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Vergrowth Products offers an automatic system for watering houseplants that fits in the pot.  It allows flow rate and distribution adjustment for each plant.

This illustrates the use of an automatic watering system for plants. The receiver is placed in the potting soil receives the output of the water reservoir. The water is transferred from the receiver to the houseplants by wicking action. In this case, the water supply is from a watering globe. Water for the houseplant may also be supplied by another type of reservoir, a re-purposed bottle for example. The requirement is that the output tube fit into the receiver thus making an automatic watering system for plants. Note that the water distribution is automatic but adjustable via the wicks supplied with the houseplant watering kit. Also, the plant watering system receiver can be placed anywhere in the pot. The plant on the left is a Croton. The plant on the right is a Polyscias (Ming Auralia).jpg
This illustrates the use of an automatic watering system for houseplants. The receiver is placed in the potting soil receives the output of the water reservoir. The water is transferred from the receiver to the houseplants by wicking action. In this case, the water supply is from a watering globe. Water for the houseplant may also be supplied by another type of reservoir, a re-purposed bottle for example. The requirement is that the output tube fit into the receiver thus making an automatic watering system for plants. Note that the water distribution is automatic but adjustable via the wicks supplied with the houseplant watering kit. Also, the plant watering system receiver can be placed anywhere in the pot. The plant is an Aspragus Fern.jpg
This shows a close-up of the distributor and wicks emerging from it. It is the central element of the automatic watering system for houseplants. The receiver is placed in the potting soil and receives the output of a water reservoir. The water is transferred from the receiver to the houseplants by wicking action. In this case, the water supply is from a watering globe. Water for the houseplant may also be supplied by another type of reservoir, a re-purposed bottle for example. The requirement is that the output tube fit into the receiver thus making an automatic watering system for houseplants. Note that the water distribution is automatic but adjustable via the wicks supplied with the houseplant watering kit. The plant watering system receiver can be placed anywhere in the pot. This plant (not shown) is a Crassula.jpg

     Watering globes have been available for years. They were originally presented as a means of providing unattended house plant watering. However, many users have been dissatisfied with their performance, since the water discharge rate cannot be controlled. With a porous plant growth medium, the water discharge rate is too great, leading to over watering and premature emptying of the globe. The globe by itself is often not stable, having a narrow stem inserted into the potting soil that is then moistened by the water - all the while supporting the heavier part of the globe suspended above the pot. The globe tends to lean over as a result. The solution to these problems is found in the Vergrowth receiver (Patent Pending).  It is so called because it receives the output of the watering globe or other reservoir and distributes it to the plants by wicks. It overcomes both of these problems and others encountered in automatic watering of house plants.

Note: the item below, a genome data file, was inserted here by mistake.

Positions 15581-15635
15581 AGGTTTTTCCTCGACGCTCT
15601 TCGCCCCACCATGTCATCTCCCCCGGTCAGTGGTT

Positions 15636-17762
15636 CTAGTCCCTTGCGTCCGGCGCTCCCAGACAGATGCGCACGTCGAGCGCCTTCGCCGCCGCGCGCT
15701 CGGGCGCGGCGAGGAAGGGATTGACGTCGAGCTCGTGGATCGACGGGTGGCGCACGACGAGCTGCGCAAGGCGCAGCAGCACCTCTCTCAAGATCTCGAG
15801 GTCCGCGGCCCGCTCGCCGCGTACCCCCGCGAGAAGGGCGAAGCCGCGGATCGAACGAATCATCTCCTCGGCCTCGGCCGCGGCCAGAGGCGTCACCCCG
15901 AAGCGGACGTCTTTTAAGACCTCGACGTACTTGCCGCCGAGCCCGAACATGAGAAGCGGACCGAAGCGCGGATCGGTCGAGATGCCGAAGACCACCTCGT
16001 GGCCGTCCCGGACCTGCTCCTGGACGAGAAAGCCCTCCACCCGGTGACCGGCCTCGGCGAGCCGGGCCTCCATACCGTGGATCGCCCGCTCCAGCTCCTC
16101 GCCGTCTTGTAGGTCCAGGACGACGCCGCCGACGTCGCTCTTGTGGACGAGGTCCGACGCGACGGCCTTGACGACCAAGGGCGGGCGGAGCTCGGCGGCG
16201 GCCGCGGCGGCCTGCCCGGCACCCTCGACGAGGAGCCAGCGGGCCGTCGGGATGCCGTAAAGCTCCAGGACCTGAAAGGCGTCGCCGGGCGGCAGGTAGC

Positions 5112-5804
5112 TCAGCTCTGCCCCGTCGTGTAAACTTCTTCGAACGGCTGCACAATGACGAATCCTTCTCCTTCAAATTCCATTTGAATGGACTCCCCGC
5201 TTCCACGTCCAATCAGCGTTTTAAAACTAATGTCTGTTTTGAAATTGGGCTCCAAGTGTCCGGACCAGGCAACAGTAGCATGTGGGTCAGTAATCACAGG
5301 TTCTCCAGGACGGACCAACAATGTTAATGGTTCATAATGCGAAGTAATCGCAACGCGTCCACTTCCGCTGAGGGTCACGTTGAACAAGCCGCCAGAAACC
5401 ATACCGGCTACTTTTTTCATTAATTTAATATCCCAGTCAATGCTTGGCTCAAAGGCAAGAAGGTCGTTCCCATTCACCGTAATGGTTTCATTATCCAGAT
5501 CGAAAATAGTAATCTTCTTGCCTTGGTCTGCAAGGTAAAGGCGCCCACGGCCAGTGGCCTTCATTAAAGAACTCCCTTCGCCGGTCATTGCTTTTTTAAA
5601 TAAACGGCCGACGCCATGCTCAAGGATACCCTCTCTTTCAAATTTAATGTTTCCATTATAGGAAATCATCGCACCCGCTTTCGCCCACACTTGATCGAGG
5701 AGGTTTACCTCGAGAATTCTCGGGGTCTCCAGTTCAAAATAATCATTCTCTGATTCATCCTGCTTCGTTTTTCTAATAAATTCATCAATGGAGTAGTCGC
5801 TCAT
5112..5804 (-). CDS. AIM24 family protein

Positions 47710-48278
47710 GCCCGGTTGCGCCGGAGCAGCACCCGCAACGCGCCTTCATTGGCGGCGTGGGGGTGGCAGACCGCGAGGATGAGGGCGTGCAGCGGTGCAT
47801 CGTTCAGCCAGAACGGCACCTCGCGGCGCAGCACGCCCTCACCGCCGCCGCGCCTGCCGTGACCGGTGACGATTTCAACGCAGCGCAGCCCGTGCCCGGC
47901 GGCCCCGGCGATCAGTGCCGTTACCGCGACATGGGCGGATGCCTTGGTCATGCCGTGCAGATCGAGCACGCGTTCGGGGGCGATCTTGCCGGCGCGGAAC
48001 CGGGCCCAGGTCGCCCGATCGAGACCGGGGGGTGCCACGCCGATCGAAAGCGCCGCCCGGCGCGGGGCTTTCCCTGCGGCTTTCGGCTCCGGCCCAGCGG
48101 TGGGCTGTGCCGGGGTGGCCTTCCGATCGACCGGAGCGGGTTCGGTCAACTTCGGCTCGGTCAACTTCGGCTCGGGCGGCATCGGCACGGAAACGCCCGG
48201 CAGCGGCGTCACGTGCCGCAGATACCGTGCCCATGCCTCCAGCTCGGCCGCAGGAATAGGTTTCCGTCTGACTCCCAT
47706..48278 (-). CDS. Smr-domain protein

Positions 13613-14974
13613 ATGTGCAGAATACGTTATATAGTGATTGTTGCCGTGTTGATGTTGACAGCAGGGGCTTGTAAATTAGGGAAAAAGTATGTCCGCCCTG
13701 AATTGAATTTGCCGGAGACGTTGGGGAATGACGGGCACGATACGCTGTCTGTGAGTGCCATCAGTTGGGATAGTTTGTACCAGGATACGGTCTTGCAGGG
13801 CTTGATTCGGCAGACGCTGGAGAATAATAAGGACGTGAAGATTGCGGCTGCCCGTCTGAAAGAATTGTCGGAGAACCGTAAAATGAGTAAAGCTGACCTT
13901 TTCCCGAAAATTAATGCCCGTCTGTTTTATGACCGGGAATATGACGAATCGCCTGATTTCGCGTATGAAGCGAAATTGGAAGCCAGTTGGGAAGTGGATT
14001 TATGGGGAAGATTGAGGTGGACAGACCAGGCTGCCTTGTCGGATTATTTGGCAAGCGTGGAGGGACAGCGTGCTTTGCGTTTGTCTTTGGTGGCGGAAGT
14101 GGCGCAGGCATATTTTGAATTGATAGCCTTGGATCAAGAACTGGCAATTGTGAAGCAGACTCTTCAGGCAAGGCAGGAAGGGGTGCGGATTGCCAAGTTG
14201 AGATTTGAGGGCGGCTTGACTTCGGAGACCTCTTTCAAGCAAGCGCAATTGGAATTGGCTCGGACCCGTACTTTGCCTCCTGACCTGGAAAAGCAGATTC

Because the water is distributed by wicks from a separate, removable reservoir the flow rate can be controlled easily. The wicks are easily accessible from the top of the pot (unlike some systems that have wicks entering from the bottom of the pot). The number and placement of the wicks can be changed easily to adjust the watering rate. Also, a reservoir of larger volume can be exchanged for the regular one to provide automatic watering of your house plants for prolonged periods. You can have a decorative reservoir for normal use and swap it out for a larger capacity one when away for an extended period of time - providing for consistent watering for your house plants.  Upon return, you can then easily swap for the decorative reservoir without having to disturb the plant growth medium or change the watering rate.  For complete illustrated use instructions, click the Installation tab above. 

   The operation, advantages and flexibility of this automatic house plant watering device are explained in detail on the Operation page - see the tab at the top of this page.

FAQ: How can I adjust the watering rate for my plants? Because water distribution is controlled by the wicks, the rate can be changed to accommodate the needs of the plant(s) by changing the number (or size) of the wicks. If water comes out of the drainage holes in the bottom of the pot, try removing a wick at a time. You can test this by pulling up a wick (easily done since they are near the top surface of the soil), rinsing it off and stuffing it into the receiver where it will no longer be in contact with the potting soil. If the watering rate is now more appropriate, you can remove that wick completely by untying it or cutting it off at the retainer. If the plant is not getting enough water, you can add a wick or substitute a larger wick. Polyester yarn makes good wick material because it does not decay in the soil and comes in a variety of thicknesses.

Asparagus Fern: Asparagus aethiopicus

Receiver

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1631 University Drive; Richardson, TX 75081

214-412-0169